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Tuesday
Jan182011

Tunisia and the Real Net Effect: How Facebookers Changed Politics and Newsrooms (Ruiz-Goiriena)

When thousands took to the World Wide Web from Tehran to protest the result of the presidential elections the summer of 2009, traditional western media's first instinct was to turn a blind eye. It wasn't until days later when massive networks of activists and students were operating strictly through Twitter that outlets like CNN finally figured out covering this phenomenon was probably worth their while. Unfortunately after everything was said and done, many of my fellow journalists in newsrooms across the world concluded the Tehran Twitter protests were an isolated occurrence --- until now. After weeks of unrest in Tunisia seen only through videos uploaded on Facebook, it seems as our psychological apprehension to rely on social networks as a news source will finally come to an end.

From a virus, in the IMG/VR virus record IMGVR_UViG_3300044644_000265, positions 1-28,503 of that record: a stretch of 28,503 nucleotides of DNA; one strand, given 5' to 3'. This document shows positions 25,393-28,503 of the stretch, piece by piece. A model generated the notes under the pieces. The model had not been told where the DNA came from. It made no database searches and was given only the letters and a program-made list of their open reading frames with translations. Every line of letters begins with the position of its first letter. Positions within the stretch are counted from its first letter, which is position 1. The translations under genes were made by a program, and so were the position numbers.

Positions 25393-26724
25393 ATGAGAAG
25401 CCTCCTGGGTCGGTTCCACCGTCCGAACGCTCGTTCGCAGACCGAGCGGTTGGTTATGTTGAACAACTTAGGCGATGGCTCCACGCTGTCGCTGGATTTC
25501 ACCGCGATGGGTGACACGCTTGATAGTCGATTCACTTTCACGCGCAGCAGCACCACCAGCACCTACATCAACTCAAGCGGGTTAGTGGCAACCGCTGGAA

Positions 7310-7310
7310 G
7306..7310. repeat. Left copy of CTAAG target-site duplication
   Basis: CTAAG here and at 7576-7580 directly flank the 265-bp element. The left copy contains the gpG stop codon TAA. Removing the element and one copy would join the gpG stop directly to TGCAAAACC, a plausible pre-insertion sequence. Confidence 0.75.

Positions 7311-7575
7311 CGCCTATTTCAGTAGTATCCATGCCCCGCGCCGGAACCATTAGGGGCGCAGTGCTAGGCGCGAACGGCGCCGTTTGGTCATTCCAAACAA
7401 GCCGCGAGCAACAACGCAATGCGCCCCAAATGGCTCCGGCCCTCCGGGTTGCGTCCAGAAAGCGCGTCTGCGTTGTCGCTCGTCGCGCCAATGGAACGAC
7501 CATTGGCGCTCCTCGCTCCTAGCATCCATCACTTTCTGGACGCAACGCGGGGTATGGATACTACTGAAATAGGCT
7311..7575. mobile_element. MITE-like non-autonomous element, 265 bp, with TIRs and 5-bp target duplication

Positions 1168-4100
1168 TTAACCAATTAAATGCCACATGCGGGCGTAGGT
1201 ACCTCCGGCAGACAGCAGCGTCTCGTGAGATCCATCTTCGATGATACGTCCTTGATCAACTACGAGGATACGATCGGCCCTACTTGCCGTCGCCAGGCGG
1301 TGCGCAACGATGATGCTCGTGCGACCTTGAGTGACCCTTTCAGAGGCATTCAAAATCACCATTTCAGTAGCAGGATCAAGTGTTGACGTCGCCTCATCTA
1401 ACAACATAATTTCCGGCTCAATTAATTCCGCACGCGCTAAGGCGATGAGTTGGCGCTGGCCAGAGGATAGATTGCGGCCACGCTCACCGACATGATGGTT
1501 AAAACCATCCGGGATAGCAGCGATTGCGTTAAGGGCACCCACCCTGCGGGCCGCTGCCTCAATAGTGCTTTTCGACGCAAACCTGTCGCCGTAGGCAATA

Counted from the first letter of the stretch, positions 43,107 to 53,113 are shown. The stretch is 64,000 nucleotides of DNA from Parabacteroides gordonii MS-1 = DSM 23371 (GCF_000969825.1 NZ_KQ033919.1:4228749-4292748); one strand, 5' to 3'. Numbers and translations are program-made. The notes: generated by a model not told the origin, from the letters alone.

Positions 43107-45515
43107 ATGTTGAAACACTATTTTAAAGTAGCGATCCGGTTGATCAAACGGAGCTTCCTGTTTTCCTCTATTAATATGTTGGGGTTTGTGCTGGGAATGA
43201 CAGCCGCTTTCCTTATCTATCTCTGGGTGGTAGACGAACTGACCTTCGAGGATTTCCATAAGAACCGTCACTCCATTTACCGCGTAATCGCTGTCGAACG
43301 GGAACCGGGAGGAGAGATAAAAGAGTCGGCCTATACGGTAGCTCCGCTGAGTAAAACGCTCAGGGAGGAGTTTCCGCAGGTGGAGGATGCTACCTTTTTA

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Tuesday
Jan182011

Tunisia (and Beyond) LiveBlog: Watching the Regimes

2135 GMT: One of a number of photos from a rally in Bizerte, on the northern coast of Tunisia:

2125 GMT: In Algeria, a woman "about 40 years old" tried to set herself on fire on Tuesday in the resort of Sidi Ali Benyoub, 600 kilometres (370 miles) west of Algiers.

It is the 7th case of self-immolation in the last week in Algeria.